New Accelerated Visualization, Data Analytics Resources for Open Science
This month, the Texas Advanced Computer Center (TACC) at The University of Texas at Austin, US, along with technology partners HP and NVIDIA, will deploy Maverick — a powerful, high-performance visualization and data analytics resource for the open science and engineering community.
"Maverick will be deployed for open science research and is designed primarily for interactive, remote visualization and analytics," says Kelly Gaither, the principal investigator on the project and TACC's director of visualization. "This system will help researchers analyze large-scale scientific data, and will complement systems like Stampede, by providing a rich, interactive data exploration environment."
Today, in addition to modeling and simulations, scientific discovery now also depends on statistics and probabilities to infer meanings from patterns in data. The explosive amount of digital data being generated, collected, and captured has created an even greater need for parallel processing and interactive exploration. Not all people think in terms of statistics and probabilities, but almost everyone thinks visually in varying degrees, according to Gaither.
"This system will be great for big data analysis — every node in Maverick will have large memory and a state-of-the-art GPU accelerator, and be connected to massive data storage,” says Niall Gaffney, director of data intensive computing at TACC. “Data scientists and all researchers will be able to use visual analysis techniques to explore data." Gaffney, together with Michael Hasler — program director of the university’s MS degree in business analytics at the McCombs School of Business — will share his perspective and advice on the future of data in business on January 22 at TACC.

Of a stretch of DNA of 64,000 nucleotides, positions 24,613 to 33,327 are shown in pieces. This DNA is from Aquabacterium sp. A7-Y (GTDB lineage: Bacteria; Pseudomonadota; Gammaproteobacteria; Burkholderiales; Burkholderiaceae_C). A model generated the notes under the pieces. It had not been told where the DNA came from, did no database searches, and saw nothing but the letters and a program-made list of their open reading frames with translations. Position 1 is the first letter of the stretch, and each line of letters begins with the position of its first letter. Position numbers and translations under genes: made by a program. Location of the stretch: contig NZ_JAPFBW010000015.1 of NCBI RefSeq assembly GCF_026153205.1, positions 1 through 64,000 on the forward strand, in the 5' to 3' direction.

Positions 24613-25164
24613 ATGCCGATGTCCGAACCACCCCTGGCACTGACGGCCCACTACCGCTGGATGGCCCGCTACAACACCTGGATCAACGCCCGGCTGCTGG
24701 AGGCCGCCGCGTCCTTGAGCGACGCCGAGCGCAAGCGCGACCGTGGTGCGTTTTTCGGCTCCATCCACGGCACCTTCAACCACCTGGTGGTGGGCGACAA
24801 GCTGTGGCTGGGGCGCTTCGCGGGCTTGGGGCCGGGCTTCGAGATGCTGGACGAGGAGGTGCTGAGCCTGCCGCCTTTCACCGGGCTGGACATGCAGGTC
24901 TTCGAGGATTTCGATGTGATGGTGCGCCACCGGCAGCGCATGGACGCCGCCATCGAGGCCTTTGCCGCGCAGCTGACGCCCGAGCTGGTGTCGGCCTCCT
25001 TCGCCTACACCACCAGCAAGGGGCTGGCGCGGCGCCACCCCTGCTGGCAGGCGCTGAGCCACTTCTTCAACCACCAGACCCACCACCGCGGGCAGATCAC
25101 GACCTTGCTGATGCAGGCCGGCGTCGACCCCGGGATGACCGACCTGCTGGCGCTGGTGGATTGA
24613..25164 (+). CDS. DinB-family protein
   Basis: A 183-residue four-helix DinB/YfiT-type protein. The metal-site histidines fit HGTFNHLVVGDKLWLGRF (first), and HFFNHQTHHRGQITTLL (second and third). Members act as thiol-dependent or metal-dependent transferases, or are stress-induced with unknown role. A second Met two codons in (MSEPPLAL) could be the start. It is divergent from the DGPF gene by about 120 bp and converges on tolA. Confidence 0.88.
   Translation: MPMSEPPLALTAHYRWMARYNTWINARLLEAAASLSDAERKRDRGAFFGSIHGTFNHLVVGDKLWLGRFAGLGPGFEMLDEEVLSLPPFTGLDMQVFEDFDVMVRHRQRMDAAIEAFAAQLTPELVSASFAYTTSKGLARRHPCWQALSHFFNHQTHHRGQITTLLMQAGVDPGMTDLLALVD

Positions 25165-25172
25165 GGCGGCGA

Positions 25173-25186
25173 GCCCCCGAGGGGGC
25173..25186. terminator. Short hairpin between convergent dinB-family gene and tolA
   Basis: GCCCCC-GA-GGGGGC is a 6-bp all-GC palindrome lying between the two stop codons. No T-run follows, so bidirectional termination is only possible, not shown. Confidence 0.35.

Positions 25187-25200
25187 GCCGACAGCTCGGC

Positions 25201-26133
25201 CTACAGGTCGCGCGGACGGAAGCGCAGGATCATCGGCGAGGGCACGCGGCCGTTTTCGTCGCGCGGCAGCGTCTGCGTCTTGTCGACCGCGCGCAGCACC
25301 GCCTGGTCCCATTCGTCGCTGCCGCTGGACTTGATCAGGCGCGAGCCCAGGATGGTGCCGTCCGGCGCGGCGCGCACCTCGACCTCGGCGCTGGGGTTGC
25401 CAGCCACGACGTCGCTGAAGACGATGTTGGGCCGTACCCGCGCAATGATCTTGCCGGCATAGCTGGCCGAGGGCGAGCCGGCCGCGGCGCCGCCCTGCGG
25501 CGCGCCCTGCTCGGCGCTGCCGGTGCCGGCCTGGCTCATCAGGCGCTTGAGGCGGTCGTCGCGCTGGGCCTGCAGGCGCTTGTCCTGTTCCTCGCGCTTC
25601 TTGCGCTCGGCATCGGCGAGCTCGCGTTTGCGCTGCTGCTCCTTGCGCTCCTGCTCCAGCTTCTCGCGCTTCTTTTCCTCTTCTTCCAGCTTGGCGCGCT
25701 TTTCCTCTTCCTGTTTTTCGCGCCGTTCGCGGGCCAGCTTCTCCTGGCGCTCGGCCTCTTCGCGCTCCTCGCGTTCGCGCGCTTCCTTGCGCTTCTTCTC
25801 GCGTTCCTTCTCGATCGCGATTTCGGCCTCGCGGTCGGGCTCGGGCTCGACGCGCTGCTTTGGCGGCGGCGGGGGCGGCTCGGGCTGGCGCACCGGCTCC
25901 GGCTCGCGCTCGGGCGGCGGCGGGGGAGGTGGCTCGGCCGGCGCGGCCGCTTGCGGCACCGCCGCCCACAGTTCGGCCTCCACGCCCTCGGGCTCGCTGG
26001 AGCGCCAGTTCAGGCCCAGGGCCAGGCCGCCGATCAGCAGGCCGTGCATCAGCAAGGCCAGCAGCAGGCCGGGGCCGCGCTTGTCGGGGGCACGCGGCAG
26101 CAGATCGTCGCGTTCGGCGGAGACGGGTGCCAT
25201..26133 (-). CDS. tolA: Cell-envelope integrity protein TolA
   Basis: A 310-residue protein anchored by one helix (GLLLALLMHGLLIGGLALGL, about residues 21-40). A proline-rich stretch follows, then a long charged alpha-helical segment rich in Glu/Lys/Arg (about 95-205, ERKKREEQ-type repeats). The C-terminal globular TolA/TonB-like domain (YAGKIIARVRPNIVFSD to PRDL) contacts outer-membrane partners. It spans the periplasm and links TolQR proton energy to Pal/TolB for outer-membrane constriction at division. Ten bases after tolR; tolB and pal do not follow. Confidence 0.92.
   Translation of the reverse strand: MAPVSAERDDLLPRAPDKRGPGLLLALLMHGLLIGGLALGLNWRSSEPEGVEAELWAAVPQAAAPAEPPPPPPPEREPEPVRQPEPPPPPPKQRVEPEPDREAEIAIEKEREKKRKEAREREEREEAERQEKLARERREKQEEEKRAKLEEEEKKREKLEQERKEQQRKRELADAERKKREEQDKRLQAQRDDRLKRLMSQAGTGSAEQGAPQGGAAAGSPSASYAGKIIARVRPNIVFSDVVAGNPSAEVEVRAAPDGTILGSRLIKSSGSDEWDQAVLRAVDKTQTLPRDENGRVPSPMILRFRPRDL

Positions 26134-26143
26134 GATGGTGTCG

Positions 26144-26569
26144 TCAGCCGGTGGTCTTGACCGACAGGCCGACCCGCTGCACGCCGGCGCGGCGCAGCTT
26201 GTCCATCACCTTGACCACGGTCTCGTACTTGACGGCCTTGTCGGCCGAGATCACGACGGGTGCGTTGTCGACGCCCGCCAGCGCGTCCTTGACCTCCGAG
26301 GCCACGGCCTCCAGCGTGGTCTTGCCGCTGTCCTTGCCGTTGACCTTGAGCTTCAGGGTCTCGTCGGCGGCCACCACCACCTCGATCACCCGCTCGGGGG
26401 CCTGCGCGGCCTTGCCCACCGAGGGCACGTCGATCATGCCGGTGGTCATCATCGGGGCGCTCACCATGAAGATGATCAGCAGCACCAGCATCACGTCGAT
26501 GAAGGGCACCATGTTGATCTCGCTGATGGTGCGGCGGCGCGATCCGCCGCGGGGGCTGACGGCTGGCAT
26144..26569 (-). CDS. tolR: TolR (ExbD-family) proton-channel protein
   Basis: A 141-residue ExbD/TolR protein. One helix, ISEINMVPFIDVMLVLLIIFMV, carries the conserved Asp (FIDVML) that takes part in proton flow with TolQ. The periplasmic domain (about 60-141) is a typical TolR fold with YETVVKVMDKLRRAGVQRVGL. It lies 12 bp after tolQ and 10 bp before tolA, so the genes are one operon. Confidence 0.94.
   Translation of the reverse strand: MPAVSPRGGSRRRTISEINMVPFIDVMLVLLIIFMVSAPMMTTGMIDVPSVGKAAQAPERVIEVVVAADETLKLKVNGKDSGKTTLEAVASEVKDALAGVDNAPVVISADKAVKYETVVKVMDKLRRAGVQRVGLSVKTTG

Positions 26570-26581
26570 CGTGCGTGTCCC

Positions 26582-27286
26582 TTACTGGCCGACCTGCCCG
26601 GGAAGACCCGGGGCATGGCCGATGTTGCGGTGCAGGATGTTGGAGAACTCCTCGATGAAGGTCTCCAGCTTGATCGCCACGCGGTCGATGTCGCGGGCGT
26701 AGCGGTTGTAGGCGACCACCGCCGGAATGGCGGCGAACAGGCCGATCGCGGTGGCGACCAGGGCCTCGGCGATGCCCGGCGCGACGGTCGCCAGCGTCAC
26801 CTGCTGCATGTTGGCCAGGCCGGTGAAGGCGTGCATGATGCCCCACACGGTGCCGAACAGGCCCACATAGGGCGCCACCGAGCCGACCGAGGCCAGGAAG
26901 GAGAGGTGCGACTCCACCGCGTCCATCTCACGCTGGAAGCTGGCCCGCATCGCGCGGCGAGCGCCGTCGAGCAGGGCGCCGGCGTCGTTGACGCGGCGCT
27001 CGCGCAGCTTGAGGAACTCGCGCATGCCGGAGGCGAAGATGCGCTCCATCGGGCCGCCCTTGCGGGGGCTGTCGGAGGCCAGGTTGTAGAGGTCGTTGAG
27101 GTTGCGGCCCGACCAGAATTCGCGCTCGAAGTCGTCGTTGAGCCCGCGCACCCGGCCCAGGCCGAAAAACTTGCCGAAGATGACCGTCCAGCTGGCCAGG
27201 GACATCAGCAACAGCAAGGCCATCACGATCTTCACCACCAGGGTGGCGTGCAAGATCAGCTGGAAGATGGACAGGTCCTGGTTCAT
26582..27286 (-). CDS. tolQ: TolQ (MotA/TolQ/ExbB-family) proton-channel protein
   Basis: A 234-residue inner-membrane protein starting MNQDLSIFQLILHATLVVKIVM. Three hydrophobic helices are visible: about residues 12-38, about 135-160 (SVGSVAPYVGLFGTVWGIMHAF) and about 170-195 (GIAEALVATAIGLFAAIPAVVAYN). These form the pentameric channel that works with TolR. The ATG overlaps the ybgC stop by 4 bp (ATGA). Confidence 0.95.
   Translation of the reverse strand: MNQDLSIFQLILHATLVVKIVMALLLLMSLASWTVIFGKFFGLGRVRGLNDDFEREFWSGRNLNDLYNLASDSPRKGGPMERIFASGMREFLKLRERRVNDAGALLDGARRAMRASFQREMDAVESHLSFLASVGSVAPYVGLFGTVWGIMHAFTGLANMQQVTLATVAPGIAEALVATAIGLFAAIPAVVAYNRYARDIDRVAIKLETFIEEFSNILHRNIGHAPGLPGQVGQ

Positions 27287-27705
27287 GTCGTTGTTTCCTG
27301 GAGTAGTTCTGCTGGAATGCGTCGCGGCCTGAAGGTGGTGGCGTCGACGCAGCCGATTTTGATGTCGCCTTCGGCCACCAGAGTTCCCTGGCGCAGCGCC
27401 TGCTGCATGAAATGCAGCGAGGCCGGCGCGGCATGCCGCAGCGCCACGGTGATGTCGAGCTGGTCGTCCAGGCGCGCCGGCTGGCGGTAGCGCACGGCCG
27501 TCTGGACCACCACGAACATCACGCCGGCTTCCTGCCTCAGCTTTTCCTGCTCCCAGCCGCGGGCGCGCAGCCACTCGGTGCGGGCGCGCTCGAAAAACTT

At the end of 2013, TACC deployed Stockyard, a 20-petabyte, large-scale global file system. Other systems for storing and analyzing data sets and for hosting web portals and gateways that provide access to scientific data will be announced in 2014. "We're extremely grateful to Peter O'Donnell and his foundation for supporting our efforts to provide leadership-class systems for data driven science and data intensive computing," says TACC director Jay Boisseau.
Maverick has been recognized as part of a growing trend in which researchers and technologists are expanding the use of accelerated supercomputers from traditional science to big data analytics. The high-performance accelerators will give scientists and engineers the fastest computational horsepower with industry-leading visualization capabilities.
Maverick, which replaces the Longhorn system, is available to the open science community through TACC's allocation process and the US National Science Foundation's Extreme Science and Engineering Discovery Environment project (XSEDE).